13 thoughts on “Education 101: Build Schools on Safe Land

  1. I’m sure the plan was to steal money from the taxpayers, but I suspect the perps were the developers who bought the land and sold it to the city for a school site.

    Developers have, IMHO, way too much clout in this state. Or, perhaps more accurately, the developer/contractor axis that benefits from putting up buildings.

  2. I applaud the legislators in making what should have been part of the process all along.

    Massachusetts and many other states require an Environmental Site Assessment to test the soil for toxic contamination. Why is a 21E assessment not mandatory here in RI? Secondly, any toxic cleanup would be the burden of the Seller or Developer – not the Cities or Towns and that Developer is responsible and should pay not only for the cleanup but a heafty fine. So, if it puts them out of business it successfully sends a message that this won’t be tolerated. If they knowingly did this sort of dirty deal – they should have everything taken away and lose the ability to EVER do development or sell real estate!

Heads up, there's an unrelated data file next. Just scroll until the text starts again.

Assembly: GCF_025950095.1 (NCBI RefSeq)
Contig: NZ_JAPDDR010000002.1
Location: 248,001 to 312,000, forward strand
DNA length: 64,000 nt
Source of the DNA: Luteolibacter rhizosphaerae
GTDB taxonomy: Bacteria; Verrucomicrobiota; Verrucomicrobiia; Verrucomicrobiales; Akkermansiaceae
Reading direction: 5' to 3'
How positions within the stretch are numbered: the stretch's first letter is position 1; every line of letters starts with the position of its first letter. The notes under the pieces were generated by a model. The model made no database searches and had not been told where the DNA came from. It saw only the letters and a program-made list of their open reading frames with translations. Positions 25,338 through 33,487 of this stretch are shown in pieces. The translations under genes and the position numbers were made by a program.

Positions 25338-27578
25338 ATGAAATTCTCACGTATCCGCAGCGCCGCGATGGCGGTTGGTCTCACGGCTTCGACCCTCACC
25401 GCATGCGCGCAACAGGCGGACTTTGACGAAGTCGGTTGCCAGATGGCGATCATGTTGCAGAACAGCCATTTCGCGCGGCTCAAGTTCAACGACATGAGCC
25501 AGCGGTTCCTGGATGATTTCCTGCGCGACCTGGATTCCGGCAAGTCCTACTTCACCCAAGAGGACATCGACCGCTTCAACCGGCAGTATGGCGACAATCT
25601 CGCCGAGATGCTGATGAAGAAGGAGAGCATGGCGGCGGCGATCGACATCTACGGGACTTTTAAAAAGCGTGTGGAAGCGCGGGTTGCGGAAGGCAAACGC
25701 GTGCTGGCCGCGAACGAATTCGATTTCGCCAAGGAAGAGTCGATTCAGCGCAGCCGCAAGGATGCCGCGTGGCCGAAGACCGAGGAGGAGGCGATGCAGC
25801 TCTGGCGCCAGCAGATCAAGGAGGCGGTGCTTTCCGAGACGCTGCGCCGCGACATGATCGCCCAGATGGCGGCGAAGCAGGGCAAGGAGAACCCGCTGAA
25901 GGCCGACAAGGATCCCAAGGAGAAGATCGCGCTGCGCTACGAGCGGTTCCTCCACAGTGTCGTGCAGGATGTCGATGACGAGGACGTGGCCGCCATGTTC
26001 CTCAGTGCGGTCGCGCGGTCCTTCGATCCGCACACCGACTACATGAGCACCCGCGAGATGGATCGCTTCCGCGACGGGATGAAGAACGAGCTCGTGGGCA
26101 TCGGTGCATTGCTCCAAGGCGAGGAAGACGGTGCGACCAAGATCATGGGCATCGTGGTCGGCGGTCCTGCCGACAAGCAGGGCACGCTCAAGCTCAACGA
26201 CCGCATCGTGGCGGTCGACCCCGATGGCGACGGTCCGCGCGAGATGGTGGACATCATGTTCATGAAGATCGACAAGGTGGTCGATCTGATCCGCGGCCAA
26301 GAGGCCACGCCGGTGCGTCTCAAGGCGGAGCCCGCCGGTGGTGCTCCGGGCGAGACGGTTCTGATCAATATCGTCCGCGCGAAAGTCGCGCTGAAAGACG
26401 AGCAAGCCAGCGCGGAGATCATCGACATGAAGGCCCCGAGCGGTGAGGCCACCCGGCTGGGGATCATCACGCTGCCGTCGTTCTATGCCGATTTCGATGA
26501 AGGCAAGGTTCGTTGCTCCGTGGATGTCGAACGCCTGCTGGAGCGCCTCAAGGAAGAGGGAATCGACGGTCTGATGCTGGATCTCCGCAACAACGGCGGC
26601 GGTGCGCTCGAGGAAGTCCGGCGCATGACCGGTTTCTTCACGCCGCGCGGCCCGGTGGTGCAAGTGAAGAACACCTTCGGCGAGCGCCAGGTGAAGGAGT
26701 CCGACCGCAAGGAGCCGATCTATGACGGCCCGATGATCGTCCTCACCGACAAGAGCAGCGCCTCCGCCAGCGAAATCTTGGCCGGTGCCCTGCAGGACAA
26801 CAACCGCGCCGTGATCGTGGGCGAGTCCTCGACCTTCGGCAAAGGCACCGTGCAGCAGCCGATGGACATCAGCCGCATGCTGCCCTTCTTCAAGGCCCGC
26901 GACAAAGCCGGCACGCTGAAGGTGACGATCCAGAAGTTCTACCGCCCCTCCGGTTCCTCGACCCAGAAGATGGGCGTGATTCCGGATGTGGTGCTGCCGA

Additionally, if it was a UNION job – then the UNION is out lots of money to pay just as the developer. Penalties are weak on many fronts – makes it easy for those to break the laws to know the gain typically outweighs the end loss. We need to tip the scales and this is at least a start.

  3. This illustrates a long-term problem with our current industrial practices. Generating so much toxic crap will make it more and more difficult to find sites for much anything in the future.

  4. Hi Klaus,

    Believe it or not, developers aren’t really the problem in this case. A lot of municipalities get stuck with contaminated property as a result of factories closing up.

    Developers try to avoid touching the land to begin with. Those who try to do something with it tend to default on the taxes, and the city is once again stuck with a contaminated plot of land.